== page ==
What gives you hope for the future?

That’s what we’re asking communities around the world. Introducing A New Community Engagement Demo SenseMaker® Collector

 

Our new SenseMaker® collector focuses on what’s important to communities and what gives them hope, as part of The Cynefin Centre’s Citizen Engagement & Democratic Innovation programme.

The collector demonstrates how SenseMaker® can be used to gather stories about what it’s like to live in local communities. People are invited to share a specific story in their community and answer a few questions about it. Open engagement with citizens and community members such as this gives a rich picture of community life. The data will be open for download and use publicly. 

We’re still in a pandemic that has wreaked havoc on people’s health (physical and mental), and we’re digging ourselves deeper into climate and ecological crises as outlined again in the latest IPCC report. Democracy is under threat; in the UK, this takes the form of a new bill outlawing all but officially approved protests, and new restrictions being placed on voting. Trust in government and institutions continues to drop. We need to engage citizens, communities and each other more than ever. 

 

Try out the demo collector here. You can also view the data via our open dashboard, which makes the data easy to interpret with triads, charts and word clouds. You can access the dashboard without an account, but if you have an account, you’ll be asked to sign in. You need to go to the top right corner and click ‘All data’, or filter by a desired range. 

 

How to select ‘All data’ in the data dashboard. 

 

A triad with data collected via the local project demo collector illustrating what made respondents feel positive about the story they shared.

 

A piechart with data collected via the local project demo collector illustrating 

 

 

Why is community engagement important?

Giving community members a chance to raise their voices and be heard, by each other and those who serve them, can be immensely empowering.It sets them up to continue being a proactive force for good in their communities, which in turn creates strong and resilient communities capable of  tackling challenges head on.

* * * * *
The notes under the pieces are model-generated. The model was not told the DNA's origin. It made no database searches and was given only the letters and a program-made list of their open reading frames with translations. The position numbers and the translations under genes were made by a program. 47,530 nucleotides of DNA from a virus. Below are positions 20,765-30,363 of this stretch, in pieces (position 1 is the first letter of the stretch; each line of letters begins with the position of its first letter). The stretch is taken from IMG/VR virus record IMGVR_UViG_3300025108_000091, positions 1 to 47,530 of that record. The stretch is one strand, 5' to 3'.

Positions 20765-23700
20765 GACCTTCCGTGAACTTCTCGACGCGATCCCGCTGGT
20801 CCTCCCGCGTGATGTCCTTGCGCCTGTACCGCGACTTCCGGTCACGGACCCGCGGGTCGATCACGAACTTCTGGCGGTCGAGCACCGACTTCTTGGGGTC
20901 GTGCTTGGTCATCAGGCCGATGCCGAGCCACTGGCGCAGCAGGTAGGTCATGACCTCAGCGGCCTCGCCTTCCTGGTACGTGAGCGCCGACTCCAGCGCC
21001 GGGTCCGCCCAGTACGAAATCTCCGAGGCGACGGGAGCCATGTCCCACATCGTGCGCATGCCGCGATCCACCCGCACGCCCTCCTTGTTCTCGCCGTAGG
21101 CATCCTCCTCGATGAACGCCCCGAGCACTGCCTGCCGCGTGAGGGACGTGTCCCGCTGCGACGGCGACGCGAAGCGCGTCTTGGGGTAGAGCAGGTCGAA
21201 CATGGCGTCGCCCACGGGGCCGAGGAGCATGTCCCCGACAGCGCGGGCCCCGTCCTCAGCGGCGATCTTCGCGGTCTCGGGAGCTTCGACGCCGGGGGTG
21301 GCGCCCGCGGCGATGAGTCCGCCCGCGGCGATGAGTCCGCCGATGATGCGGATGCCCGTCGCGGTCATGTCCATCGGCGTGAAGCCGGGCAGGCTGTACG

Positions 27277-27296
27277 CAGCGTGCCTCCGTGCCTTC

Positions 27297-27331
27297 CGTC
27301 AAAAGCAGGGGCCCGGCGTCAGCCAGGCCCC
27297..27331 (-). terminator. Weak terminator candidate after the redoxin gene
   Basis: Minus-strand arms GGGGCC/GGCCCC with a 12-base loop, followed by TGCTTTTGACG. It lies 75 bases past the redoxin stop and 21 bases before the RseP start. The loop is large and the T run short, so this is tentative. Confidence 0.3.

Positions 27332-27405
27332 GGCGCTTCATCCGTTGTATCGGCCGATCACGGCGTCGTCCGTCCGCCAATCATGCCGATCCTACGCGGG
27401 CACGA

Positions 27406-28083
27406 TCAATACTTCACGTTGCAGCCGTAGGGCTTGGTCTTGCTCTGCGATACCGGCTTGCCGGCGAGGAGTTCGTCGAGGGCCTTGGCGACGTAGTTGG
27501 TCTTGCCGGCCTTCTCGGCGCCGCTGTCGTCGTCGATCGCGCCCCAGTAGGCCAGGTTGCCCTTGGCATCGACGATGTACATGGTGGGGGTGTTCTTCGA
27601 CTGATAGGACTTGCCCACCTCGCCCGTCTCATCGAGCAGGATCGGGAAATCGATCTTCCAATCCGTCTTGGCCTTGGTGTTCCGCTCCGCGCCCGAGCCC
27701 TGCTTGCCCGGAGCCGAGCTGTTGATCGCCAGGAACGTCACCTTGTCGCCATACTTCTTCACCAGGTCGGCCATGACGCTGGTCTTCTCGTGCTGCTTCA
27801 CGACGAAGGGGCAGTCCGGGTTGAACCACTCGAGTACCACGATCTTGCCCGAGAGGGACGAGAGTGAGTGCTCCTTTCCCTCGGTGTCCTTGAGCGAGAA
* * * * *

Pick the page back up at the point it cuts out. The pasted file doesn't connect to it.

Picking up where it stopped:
The effectiveness of many public/community interventions and policies depends on collaborating with citizens and communities. Failure to do so can lead to people feeling  powerless to effect decisions which impact their lives, they will be disenfranchised and have no desire to make an intervention work. On the other hand, engaging citizens can help to avoid expensive mistakes by drawing on their knowledge and experience early on in the planning stage, and getting the buy-in from the local community typically results in a much higher success rate. As such, collaboration between communities and decision-makers is essential to bolster our democracies and to create the society we want to live in: effective, democratic, and healthy.

 

How has SenseMaker® been applied in a community setting?

From libraries to neighbourhoods, cities to valleys, SenseMaker® has been applied in a diverse range of contexts. Here are just some of our community engagement use cases:

 

Valley Stories

The Valley Stories project asked ‘What is it like to live in the Welsh valleys?’ More specifically, the key questions were what’s going well, what’s not going so well, what matters most and what to do about it. The project encouraged people to explore and understand key issues in their community, and to create new ways of addressing these issues together.

This project was set up by the Welsh Government to support community-led transformation in the Valleys. To participate, people could take part as an individual or a community group – such as a school or sports centre – and record their day-to-day experiences of learning and working within their community, including their needs and hopes.